01/10/2012 12:37 EST | Updated 03/11/2012 05:12 EDT

Raitt rebuffs union call to intervene in dispute at Acadian Coach Lines

FREDERICTON - The federal government has rejected a call to get involved in a labour dispute that has stopped intercity bus service in New Brunswick and Prince Edward Island for more than a month.

In an email, Labour Minister Lisa Raitt says she's disappointed the two sides in the dispute at Acadian Coach Lines have been unable to reach an agreement.

"I encourage both parties to return to the bargaining table and reach new collective agreements as soon as possible," she said.

"The best solution in any labour dispute is the one that the parties reach themselves."

Glen Carr of the Amalgamated Transit Union said Maritimers are being denied an important service and Raitt should intervene.

"It didn't take her long to step into the Air Canada or the Post Office (disputes), and the public's wants and needs need to be serviced," he said Tuesday.

The company locked out 59 bus drivers, maintenance workers and customer agents on Dec. 2 and has refused to enter into binding interest arbitration.

Acadian vice-president Marc-Andre Varin said he doesn't think binding interest arbitration would ensure the long-term viability of the company.

"Having a contract imposed by the government or by an arbitrator would most likely be some kind of compromise which mostly likely would not please either the union or the company," he said.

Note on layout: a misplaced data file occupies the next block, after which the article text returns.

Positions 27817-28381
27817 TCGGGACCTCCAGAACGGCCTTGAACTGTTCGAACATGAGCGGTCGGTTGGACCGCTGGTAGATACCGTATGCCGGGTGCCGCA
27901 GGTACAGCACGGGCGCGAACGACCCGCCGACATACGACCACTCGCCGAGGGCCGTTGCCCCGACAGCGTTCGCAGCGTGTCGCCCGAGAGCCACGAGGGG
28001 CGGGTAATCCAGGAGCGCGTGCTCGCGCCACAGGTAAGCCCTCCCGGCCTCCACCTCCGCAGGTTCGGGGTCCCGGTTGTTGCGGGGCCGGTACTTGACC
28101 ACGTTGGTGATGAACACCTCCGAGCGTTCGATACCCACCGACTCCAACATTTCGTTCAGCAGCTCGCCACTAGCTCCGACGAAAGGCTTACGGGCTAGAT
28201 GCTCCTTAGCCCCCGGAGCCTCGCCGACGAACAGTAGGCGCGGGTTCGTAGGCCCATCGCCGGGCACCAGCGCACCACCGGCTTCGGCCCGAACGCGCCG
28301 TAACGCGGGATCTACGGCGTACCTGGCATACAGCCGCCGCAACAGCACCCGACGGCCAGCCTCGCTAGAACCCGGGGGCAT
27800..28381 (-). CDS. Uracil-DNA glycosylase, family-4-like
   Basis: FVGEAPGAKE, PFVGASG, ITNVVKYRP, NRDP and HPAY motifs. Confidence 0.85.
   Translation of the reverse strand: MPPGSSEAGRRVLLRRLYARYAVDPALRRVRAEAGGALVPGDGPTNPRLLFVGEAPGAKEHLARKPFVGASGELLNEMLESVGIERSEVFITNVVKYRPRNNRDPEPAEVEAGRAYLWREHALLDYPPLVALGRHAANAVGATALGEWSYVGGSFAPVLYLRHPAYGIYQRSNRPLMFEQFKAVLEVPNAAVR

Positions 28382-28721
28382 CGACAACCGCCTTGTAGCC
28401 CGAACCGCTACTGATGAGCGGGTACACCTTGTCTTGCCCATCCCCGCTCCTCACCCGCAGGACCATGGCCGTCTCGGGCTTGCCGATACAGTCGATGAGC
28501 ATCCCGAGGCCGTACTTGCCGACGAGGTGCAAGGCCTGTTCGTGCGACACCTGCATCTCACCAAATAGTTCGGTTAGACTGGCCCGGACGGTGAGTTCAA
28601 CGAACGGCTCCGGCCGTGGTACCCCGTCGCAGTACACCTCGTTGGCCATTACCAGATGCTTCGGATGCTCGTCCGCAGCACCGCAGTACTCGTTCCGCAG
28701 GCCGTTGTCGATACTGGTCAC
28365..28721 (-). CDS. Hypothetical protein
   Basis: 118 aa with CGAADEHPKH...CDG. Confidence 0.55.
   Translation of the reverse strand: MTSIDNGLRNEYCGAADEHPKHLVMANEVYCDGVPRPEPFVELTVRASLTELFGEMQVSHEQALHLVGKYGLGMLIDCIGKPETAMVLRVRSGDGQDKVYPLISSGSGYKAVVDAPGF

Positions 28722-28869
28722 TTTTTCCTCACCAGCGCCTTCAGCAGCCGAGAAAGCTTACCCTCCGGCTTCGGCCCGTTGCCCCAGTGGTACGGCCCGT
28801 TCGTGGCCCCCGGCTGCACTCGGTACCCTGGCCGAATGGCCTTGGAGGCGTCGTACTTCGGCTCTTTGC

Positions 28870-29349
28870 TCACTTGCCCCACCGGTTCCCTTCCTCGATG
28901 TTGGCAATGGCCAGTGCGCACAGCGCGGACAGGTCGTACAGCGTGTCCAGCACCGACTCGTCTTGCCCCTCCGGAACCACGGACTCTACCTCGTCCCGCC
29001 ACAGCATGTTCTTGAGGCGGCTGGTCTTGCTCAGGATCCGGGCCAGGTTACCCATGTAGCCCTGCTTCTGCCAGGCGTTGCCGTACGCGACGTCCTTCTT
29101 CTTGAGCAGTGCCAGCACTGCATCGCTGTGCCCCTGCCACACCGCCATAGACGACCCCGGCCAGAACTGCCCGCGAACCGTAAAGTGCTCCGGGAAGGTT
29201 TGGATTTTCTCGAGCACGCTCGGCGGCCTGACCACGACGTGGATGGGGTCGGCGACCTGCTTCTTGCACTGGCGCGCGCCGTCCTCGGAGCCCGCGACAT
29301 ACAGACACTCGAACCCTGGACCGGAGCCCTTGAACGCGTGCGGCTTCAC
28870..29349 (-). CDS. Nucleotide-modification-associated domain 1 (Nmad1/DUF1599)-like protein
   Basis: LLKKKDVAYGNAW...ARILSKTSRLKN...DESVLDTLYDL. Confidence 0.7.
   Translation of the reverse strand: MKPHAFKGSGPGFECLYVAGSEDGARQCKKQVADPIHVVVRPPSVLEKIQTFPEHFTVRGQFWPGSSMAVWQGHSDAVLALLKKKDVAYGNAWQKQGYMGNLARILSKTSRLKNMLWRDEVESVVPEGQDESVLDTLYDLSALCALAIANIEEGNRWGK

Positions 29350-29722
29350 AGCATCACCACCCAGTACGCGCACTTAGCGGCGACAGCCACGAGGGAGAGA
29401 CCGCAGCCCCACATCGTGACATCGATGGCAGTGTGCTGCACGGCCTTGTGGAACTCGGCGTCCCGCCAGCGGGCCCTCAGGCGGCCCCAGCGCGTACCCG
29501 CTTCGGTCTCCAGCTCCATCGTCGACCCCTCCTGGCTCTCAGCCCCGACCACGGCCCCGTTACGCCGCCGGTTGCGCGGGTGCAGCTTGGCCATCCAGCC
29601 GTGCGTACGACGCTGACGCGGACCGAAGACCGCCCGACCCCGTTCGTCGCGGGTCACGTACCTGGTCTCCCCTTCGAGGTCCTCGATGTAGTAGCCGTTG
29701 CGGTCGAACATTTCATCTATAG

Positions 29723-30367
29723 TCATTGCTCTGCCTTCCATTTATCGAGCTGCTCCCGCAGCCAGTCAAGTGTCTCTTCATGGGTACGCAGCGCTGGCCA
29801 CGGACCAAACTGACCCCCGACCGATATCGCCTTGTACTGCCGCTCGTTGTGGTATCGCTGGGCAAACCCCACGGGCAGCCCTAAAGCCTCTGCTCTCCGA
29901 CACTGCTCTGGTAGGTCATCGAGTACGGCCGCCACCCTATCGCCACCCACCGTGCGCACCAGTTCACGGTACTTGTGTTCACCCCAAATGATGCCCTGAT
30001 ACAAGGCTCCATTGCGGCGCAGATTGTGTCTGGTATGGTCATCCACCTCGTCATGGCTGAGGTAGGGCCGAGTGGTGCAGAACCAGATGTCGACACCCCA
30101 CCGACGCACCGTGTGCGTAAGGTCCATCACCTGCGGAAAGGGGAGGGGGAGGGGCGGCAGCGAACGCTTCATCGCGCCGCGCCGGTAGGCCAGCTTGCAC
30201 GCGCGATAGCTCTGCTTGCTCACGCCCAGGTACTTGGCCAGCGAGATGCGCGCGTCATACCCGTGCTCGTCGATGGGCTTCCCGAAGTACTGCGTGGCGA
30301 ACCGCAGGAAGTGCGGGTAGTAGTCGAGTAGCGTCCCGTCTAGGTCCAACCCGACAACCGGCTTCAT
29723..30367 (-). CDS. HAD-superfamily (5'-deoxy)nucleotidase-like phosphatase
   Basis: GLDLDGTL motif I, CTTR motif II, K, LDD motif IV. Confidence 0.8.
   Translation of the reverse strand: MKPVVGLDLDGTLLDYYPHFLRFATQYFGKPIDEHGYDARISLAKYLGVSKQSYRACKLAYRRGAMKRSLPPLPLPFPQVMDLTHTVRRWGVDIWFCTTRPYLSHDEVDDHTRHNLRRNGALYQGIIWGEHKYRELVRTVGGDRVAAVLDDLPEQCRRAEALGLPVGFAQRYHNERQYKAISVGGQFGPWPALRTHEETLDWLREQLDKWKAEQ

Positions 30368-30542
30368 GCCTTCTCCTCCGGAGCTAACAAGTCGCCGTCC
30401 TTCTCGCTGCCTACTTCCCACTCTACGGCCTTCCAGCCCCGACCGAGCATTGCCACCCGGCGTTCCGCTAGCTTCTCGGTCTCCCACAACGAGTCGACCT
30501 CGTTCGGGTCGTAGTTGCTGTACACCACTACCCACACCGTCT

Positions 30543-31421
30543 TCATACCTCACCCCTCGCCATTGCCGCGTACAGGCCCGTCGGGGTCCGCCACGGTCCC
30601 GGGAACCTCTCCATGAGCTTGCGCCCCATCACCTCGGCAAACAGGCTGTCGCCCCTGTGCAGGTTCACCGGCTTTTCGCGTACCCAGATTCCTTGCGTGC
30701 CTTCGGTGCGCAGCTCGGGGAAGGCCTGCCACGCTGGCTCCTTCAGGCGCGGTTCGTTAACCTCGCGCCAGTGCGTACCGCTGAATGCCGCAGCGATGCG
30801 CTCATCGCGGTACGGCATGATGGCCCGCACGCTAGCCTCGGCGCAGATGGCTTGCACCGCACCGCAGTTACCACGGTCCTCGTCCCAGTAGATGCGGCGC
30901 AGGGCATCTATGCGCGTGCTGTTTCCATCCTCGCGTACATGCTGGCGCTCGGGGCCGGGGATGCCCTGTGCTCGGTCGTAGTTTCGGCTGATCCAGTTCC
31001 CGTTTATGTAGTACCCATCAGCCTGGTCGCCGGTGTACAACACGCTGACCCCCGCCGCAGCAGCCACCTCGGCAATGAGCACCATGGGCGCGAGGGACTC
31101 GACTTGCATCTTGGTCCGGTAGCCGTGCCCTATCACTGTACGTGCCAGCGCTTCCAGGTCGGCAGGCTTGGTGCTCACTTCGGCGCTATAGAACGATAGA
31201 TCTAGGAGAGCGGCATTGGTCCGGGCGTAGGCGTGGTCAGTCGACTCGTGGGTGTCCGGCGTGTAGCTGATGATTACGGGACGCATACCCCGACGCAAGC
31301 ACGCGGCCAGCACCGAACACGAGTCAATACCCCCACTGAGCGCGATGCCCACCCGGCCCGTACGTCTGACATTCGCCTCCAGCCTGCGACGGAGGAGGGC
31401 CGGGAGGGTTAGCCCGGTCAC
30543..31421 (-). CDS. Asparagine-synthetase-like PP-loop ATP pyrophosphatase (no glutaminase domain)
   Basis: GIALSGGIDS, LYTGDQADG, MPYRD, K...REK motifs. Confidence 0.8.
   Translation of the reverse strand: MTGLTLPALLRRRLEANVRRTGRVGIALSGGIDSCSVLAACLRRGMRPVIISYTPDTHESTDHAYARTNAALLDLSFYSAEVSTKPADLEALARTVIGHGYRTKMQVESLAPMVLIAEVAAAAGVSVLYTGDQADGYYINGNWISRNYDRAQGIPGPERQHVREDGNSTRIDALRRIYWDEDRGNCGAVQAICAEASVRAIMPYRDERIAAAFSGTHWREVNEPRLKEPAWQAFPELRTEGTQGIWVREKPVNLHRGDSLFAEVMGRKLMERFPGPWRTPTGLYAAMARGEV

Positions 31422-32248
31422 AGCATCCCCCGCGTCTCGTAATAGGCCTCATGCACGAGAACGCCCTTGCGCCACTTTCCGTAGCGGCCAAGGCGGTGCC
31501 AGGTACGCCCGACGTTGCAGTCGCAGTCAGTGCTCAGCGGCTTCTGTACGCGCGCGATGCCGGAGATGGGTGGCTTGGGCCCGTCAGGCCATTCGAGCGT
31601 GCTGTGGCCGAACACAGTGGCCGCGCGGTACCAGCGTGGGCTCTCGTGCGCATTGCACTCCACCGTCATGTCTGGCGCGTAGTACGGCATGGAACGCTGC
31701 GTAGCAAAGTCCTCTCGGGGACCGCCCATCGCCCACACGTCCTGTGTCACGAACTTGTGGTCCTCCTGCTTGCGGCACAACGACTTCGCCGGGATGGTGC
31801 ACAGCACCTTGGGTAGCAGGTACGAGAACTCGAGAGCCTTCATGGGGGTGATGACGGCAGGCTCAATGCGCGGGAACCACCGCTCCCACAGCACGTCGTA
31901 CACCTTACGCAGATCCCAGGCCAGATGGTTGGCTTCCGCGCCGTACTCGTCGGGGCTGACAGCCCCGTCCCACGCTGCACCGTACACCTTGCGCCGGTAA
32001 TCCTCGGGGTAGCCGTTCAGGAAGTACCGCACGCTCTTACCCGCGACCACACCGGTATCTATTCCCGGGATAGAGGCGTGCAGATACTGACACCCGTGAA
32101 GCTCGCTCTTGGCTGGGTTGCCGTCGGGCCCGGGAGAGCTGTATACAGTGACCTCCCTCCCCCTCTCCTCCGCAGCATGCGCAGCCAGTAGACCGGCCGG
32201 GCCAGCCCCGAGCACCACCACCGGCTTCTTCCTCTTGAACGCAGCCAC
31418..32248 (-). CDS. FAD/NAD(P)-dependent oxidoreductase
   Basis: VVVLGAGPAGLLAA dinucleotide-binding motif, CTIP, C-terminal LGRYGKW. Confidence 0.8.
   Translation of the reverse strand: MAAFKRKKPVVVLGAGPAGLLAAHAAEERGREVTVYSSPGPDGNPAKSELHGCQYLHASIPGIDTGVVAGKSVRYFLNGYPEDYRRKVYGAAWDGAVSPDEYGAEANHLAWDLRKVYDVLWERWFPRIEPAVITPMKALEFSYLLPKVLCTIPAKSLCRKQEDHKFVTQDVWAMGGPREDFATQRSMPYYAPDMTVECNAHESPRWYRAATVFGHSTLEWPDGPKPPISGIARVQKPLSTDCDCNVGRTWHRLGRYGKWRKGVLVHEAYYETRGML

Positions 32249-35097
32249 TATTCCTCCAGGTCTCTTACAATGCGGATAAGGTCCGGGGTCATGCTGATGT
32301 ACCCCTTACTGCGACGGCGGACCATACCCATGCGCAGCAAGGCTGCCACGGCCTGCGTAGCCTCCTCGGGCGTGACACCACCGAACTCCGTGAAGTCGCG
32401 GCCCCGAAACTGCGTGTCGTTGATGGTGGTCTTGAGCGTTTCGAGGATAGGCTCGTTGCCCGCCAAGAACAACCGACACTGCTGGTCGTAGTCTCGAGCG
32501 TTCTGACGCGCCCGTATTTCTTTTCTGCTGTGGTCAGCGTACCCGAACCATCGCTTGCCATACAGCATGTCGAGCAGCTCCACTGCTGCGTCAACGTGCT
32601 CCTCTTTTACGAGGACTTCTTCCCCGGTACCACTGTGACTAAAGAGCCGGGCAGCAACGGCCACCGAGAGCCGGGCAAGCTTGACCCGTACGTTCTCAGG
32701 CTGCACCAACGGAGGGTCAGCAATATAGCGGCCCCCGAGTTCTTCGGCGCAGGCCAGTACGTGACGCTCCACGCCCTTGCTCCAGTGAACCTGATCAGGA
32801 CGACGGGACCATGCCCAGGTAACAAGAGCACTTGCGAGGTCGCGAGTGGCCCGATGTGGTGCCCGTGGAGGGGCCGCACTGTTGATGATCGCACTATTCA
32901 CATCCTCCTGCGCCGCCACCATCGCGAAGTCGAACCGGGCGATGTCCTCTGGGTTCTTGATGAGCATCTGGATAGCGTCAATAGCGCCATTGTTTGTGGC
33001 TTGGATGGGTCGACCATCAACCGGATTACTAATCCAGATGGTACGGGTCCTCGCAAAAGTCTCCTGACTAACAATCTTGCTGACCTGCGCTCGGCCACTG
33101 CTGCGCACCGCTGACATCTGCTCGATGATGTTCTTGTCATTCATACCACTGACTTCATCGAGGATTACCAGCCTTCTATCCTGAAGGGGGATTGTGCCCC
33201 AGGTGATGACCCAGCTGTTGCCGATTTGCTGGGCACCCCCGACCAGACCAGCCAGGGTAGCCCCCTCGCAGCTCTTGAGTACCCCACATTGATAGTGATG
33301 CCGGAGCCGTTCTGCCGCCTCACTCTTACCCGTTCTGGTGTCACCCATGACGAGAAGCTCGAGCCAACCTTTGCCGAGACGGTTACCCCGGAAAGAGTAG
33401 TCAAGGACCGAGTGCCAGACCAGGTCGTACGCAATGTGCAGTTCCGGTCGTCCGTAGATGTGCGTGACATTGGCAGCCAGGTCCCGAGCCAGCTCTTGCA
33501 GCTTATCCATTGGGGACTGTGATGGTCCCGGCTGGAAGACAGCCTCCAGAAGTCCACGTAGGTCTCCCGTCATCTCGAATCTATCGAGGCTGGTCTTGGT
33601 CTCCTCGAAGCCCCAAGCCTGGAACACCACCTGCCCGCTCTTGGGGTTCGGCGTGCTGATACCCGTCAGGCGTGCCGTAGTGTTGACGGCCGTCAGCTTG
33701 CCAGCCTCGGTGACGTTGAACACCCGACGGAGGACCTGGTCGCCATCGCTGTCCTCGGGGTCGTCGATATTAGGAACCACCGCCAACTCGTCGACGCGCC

He said negotiations need to resume as soon as possible, but until the union makes an offer that improves productivity, there is no reason to return to the bargaining table.

Varin said the New Brunswick routes have been losing money and only survive because of profits on other routes, including those in Quebec.

"From our point of view, there are still benefits from having a complete network and the synergy of the network operating completely in Eastern Canada," he said.

"We're interested to be there, but there's a limit to how much we're willing to pay to be there."

Varin said there have been some discussions with the Department of Transportation in New Brunswick about possible assistance, such as a subsidy, but he would not go into detail.

A spokesman for the department said no one was available Tuesday to comment.

Group Orleans Express — Acadian's parent company — doesn't have to pay provincial diesel tax in Quebec.

The lockout forced some university students to organize alternate ways to travel home and back to school over the Christmas holidays.

Carr said it's time for Ottawa to step in.

"If (the company) is not prepared to service the public of P.E.I. and New Brunswick, and in Nova Scotia, then pull their licence and give it to someone who wants to do it."